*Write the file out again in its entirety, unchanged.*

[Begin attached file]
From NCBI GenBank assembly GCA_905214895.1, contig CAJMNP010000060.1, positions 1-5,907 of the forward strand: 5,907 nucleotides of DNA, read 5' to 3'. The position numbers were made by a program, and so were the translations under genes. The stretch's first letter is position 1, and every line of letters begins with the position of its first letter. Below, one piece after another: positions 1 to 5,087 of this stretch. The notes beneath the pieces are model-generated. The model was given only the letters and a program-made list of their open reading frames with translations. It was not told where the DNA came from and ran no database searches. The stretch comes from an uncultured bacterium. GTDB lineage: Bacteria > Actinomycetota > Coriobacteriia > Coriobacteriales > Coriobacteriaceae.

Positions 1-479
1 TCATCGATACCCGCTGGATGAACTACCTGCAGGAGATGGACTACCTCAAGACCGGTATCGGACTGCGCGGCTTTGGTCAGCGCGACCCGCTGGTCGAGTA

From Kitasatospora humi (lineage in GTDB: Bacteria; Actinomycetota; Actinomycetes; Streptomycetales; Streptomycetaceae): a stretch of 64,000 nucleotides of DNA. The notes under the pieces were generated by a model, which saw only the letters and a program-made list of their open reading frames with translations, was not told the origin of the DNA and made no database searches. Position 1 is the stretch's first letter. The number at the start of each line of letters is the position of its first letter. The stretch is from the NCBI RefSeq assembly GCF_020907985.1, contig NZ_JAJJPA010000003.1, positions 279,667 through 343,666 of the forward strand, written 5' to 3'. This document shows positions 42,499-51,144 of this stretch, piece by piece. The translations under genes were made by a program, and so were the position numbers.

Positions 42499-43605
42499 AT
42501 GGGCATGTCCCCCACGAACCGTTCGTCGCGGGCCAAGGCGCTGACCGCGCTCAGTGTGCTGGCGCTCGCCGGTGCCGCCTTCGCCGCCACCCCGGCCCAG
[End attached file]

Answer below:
From NCBI GenBank assembly GCA_905214895.1, contig CAJMNP010000060.1, positions 1-5,907 of the forward strand: 5,907 nucleotides of DNA, read 5' to 3'. The position numbers were made by a program, and so were the translations under genes. The stretch's first letter is position 1, and every line of letters begins with the position of its first letter. Below, one piece after another: positions 1 to 5,087 of this stretch. The notes beneath the pieces are model-generated. The model was given only the letters and a program-made list of their open reading frames with translations. It was not told where the DNA came from and ran no database searches. The stretch comes from an uncultured bacterium. GTDB lineage: Bacteria > Actinomycetota > Coriobacteriia > Coriobacteriales > Coriobacteriaceae.

Positions 1-479
1 TCATCGATACCCGCTGGATGAACTACCTGCAGGAGATGGACTACCTCAAGACCGGTATCGGACTGCGCGGCTTTGGTCAGCGCGACCCGCTGGTCGAGTA

From Kitasatospora humi (lineage in GTDB: Bacteria; Actinomycetota; Actinomycetes; Streptomycetales; Streptomycetaceae): a stretch of 64,000 nucleotides of DNA. The notes under the pieces were generated by a model, which saw only the letters and a program-made list of their open reading frames with translations, was not told the origin of the DNA and made no database searches. Position 1 is the stretch's first letter. The number at the start of each line of letters is the position of its first letter. The stretch is from the NCBI RefSeq assembly GCF_020907985.1, contig NZ_JAJJPA010000003.1, positions 279,667 through 343,666 of the forward strand, written 5' to 3'. This document shows positions 42,499-51,144 of this stretch, piece by piece. The translations under genes were made by a program, and so were the position numbers.

Positions 42499-43605
42499 AT
42501 GGGCATGTCCCCCACGAACCGTTCGTCGCGGGCCAAGGCGCTGACCGCGCTCAGTGTGCTGGCGCTCGCCGGTGCCGCCTTCGCCGCCACCCCGGCCCAG